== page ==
Inexpensive In Ear Monitoring
I’ve read many articles on in-ear monitoring for worship bands, most of them using large churches as examples. Only recently did I read one on why small churches can benefit from their use. Now I realize a major reason for this is price. Most small churches like mine can’t afford Aviom, Hear Back, Roland, or one of the other popular systems. But I knew we needed to do something to reduce the amount of stage volume in our worship center.
The room seats 300 comfortably and is long and narrow with high arched ceilings. On any given Sunday I could walk down the long aisle and hear the change in volume and mix due to the monitor spill from our floor wedges.
A couple of years ago I discovered these little jewels – a “more of me” type monitoring system. There are two models of this system. The larger unit allows XLR and 1/4′ inputs, although I have yet to understand how anyone other than someone tied to a keyboard or drum set (and not many drummers need a mic for singing or talking) would reasonably use it.
I wasn’t sure how our band would take to the idea, so I got them together after rehearsal one night and told them what I wanted to do. I made them aware of the cost (the above unit sells for about $60, and I needed a minimum of four) and got their buy-in to at least give it a dedicated trial. Now I should mention that these four musicians all share a monitor mix. Due to snake limitations, we can only have a mix for the band and one on stage for the vocalists. (We also have a small stage with the band positioned all around it, you know where the pianist and organist used to be.)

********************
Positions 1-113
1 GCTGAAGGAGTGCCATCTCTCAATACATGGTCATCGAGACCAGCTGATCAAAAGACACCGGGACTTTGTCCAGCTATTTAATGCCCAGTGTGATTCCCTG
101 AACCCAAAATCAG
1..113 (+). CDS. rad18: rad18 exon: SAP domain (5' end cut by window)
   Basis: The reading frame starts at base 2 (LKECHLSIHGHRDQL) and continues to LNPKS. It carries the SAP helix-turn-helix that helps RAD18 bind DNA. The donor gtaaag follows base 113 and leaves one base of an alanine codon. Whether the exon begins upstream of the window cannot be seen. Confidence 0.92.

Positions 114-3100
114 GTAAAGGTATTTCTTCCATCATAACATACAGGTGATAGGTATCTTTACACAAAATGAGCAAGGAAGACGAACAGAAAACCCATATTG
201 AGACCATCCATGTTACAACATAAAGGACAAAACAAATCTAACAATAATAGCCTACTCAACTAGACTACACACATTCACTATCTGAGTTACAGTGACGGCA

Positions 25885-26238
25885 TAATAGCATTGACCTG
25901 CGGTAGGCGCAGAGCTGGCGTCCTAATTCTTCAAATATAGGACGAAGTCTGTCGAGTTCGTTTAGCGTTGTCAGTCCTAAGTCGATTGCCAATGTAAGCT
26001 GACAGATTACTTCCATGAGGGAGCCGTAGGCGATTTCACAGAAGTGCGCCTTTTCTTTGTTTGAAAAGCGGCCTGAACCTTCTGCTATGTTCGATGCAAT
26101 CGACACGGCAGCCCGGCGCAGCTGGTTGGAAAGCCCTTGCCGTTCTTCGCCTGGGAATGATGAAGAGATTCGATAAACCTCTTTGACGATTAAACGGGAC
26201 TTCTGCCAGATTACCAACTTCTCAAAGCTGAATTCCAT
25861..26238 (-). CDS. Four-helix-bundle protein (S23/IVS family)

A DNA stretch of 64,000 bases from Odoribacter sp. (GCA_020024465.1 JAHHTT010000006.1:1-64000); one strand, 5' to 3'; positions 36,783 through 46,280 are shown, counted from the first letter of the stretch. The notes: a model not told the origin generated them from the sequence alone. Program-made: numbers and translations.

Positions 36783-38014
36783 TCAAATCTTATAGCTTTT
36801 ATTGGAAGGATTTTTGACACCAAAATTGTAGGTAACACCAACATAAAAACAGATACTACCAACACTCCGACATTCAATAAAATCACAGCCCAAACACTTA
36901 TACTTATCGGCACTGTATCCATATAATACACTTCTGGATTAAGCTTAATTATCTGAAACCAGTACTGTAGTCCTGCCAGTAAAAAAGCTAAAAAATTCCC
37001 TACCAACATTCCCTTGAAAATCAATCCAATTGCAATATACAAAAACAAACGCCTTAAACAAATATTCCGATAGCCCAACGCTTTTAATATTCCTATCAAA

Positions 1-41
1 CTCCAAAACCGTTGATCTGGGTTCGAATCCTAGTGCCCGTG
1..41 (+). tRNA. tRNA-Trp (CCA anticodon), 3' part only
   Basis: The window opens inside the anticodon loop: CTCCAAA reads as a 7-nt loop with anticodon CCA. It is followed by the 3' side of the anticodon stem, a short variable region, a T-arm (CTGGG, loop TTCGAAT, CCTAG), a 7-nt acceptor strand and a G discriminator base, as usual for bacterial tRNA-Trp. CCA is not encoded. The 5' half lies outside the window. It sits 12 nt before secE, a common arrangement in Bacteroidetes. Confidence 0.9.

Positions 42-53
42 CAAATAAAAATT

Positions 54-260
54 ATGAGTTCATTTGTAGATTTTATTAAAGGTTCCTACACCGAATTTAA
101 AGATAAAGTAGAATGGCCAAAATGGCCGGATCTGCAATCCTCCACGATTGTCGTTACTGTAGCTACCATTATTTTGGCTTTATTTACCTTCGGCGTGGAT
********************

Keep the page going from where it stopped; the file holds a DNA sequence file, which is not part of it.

The band agreed to give a try, so I bought the first unit and set it up for the keyboardist. The keyboardist bought some Shure ear buds and right away loved it. She always had issues hearing herself when switching from a piano sound to pad or synth. The Rolls units took care of that problem right away. She was ready to use it the very next Sunday, no transition required.
I ordered two more units for the acoustic and base guitar players. I had a new issue with them – where to put the units so the volume knobs would be at their fingertips. Rolls sells clamps to mount these boxes, but I’m cheap and didn’t want to pay $20 for them, so I got a friend to make me a couple for pennies.
Once the long, flat piece of the clamp was attached to the Rolls unit, all we had to do was hang it off the side of their music stands and tighten. Everything they need is within reach.
I managed to pick up a couple more of these units later for $20 each, so I eventually put the drummer on one and put the other up as a spare since our electric guitar player has his own system.
This certainly isn’t an ideal solution, but it was the only solution for us and has worked quite well. Our house volume is much more controllable now with a cleaner mix.